Let see if you are really listening to the music. Here are some ideas and thoughts to consider. Before I begin explaining some techniques for improving your listening, let me say I’m a musician and producer and so it’s my work and passion to really listen to the music intensely from a musical and audio perspective. This is what is called developing your ear. Also, the ability to hear such details starts with hearing the song in the best format (a CD and/or FLAC format) and on quality speakers and/or headphones. Also, stop your world for a moment and really listen…. you’ll be surprised at what you’ll hear and feel.

What draws me into a song first is the melody. Music, via the melody, can stir the emotion. It feels like it touched you and your hooked. Others hear the lyrics first or the vocalist. Some hear a riff like in ‘Smoke on the Water’ by Deep Purple or some of the riffs from Led Zeppelin and/or Van Halen. What about the vocal harmonies from the Beatles, Queen or Def Leppard? What about the instruments? And let’s not forget the talented musicians and their performances. A special thanks to the late Prince as the embodiment of all things mentioned above. Regardless of how you enter a song, I want to introduce you to some techniques to enhance your musical listening ability. That means more enjoyment for all who listen.

Usually, you start with the song first. Does it move you? What stands out to you? Are you starting to hum the song during the day? Does it bring back memories? And, what’s important to me is if it invokes a visual component, not a video, but a picture in my head. Did you ever hear a song and envision something and then you see the video and it’s totally different? Have faith in your vision of the song.

If you’re listening to the vocals, start listening to the nuances in that voice. The hi and lows, the build ups and resolutions. The ad libs, the tone and most important the unique sound of that voice. Once you hear a vocalist in a song, it’s hard to not hear them in it. Then the additions of harmonies from other singers to enhance the vocals and songs. Try to listen to the harmonies as if they are the main vocal line. Doing this will give you a better appreciation of what’s behind all the vocals. What about harmony notes played on different instruments?

Now the instrumentation and musical arrangement. You can usually hear more instrumentation, notes and so on as you listen to the song over and over. I remember seeing a TV special where they broke down some Stevie wonder songs and you can’t believe what is in those songs. And only after hearing the breakdown did I catch all the instrumentation in those songs. The mix, as they call it, is the mix of all the vocals, harmonies, instruments and so on to make the whole song. The mix effects how the sounds are placed in the stereo field, what instruments stand out, also to make sure one instrument is not masking another, the tones/EQ used and much, much more. There are effects added to make it sound like the music is in a big hall, small environment, etc.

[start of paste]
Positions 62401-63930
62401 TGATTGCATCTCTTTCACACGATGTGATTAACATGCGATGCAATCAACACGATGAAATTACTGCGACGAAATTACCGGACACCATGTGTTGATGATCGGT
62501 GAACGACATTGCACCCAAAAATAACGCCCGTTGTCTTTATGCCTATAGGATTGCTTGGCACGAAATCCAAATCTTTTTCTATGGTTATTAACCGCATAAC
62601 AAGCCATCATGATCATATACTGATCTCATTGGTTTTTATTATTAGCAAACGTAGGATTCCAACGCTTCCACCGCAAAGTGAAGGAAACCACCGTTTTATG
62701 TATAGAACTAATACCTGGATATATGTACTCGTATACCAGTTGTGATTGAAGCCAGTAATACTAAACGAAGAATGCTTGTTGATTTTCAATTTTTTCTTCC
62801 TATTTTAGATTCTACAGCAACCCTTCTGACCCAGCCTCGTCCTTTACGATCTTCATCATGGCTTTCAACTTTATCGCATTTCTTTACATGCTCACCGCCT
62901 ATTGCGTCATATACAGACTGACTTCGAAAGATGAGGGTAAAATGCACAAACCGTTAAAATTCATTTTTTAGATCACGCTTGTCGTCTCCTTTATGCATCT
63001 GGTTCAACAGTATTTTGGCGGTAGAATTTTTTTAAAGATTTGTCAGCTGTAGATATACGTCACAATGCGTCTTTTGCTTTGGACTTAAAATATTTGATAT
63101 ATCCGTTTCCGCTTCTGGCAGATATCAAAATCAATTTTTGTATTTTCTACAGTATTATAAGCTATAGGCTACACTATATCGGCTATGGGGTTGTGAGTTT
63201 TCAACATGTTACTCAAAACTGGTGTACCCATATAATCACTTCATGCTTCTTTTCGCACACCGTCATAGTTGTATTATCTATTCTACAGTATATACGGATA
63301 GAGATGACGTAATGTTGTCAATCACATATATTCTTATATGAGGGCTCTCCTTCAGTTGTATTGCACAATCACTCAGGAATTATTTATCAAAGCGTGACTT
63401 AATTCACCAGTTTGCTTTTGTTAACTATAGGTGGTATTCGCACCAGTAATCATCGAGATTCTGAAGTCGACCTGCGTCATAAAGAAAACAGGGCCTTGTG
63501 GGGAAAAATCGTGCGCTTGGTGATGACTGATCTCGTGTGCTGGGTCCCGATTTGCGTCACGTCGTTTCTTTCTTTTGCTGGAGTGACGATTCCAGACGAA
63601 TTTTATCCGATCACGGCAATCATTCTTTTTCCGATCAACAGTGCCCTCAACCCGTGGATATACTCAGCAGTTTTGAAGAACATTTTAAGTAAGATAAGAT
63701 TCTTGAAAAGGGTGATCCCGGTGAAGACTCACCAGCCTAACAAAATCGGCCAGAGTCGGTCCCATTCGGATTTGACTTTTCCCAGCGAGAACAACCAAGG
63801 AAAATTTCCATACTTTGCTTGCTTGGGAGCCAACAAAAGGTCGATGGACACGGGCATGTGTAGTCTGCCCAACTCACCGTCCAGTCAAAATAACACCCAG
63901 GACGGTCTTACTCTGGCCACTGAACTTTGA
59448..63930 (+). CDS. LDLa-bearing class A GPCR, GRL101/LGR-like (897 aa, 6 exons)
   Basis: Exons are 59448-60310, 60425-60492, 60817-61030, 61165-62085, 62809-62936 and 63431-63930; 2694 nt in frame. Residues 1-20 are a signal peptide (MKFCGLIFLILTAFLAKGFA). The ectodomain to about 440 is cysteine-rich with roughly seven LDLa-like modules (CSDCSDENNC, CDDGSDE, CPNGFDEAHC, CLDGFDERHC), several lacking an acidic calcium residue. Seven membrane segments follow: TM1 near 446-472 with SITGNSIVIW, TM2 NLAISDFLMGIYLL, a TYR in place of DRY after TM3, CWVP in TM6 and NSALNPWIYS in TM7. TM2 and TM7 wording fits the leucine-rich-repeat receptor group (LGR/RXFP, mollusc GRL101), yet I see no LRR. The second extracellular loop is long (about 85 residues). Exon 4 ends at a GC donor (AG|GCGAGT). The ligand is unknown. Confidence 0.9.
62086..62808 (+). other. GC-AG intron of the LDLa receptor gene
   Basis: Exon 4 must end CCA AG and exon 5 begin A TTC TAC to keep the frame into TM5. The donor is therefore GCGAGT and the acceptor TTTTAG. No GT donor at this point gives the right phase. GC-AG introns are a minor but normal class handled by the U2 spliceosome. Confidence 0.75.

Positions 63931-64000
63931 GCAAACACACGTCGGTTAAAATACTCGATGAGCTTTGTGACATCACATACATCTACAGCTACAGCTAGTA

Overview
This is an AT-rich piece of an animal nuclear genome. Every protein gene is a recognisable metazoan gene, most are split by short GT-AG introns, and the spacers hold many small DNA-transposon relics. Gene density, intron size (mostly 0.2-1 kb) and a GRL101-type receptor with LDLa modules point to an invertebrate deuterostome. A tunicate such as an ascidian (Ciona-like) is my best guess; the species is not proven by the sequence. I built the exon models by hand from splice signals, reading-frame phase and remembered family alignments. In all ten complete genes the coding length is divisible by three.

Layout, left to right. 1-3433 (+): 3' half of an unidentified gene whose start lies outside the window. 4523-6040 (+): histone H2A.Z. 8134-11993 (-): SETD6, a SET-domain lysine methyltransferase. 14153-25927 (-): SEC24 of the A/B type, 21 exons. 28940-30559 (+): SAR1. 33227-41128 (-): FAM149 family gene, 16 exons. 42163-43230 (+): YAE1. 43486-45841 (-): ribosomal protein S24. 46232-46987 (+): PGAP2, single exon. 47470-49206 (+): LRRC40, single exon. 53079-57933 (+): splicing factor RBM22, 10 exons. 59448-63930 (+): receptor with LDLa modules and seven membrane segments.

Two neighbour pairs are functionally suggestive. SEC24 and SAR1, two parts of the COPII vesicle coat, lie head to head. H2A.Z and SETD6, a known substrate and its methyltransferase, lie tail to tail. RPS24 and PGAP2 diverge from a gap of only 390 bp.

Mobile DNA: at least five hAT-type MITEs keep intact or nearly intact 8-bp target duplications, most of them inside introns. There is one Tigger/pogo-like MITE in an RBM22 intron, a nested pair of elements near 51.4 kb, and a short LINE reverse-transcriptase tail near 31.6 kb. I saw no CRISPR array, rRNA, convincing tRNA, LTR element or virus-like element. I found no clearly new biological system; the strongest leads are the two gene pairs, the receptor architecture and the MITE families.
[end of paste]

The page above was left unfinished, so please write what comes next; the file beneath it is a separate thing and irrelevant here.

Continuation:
And then the PERFORMANCES!!!!!

Being I had to incorporate many techniques in producing my ‘Battle of Armageddon’ (Piano Concerto #1, 3rd Movement) from my Tribulation Rock “Operalet”, I think a breakdown will give you a very in depth look at what is behind a song and it’s recording. I was simulating an orchestra (but there is nothing like the real thing) and what you would experience if you were listening to one in a concert hall. It is an ideal way to demonstrate all the nuances in making and recording music. I’ll try to not go too far into the weeds but would you have heard all of these things by just listening to the song quickly or once?

• I picked my sounds (sampled violins, cellos, etc.) from different sound sources because each sound module or keyboard has different sample instruments, giving you different timbre, technique, tone, etc. So, that is more realistic to the differences in real players and instruments from varied manufacturers.
• You have to think, play and arrange one instrument at a time. For example; don’t play a chord with one hand to get a three part harmony string part. Play each note separately and preferably from three different sound sources. And picture how that would actually be played as opposed to a keyboard player.
• If you play each instrument and note separately, it will also help you to think three melodies as opposed to a chord mindset. This will enhance the arrangement and naturally incorporate counterpoint into the melodies.
• I used an orchestra chart that showed me the musical range of each instrument so that it is realistic and can be reproduced by a real player, need be.
• In you mix (talking stereo in this blog but could apply somewhat to surround sound) the sounds have to be hitting your ears like they would in a real concert hall with a real orchestra. For example; the 1st violin in your left ear, then start around 10 o’clock for 2nd violin and so on. More reverb on the horns in the back because they will reach you ears a little later then the strings would in a real hall. I found a seating arrangement chart of how a real orchestra is situated to reproduce it accordingly.
• I used the same effect (reverb to simulate a concert hall) on all instruments in the mix. That’s the sound effect you would hear from each instrument in that actual hall.

You can check out my music at www.desbeemusic.com/rock-operalet/ As you scroll down that page you can click on the “Hear it Here” icon to preview the music. That will give you an idea of these techniques in action and hopefully you will now know how to really listen to the music.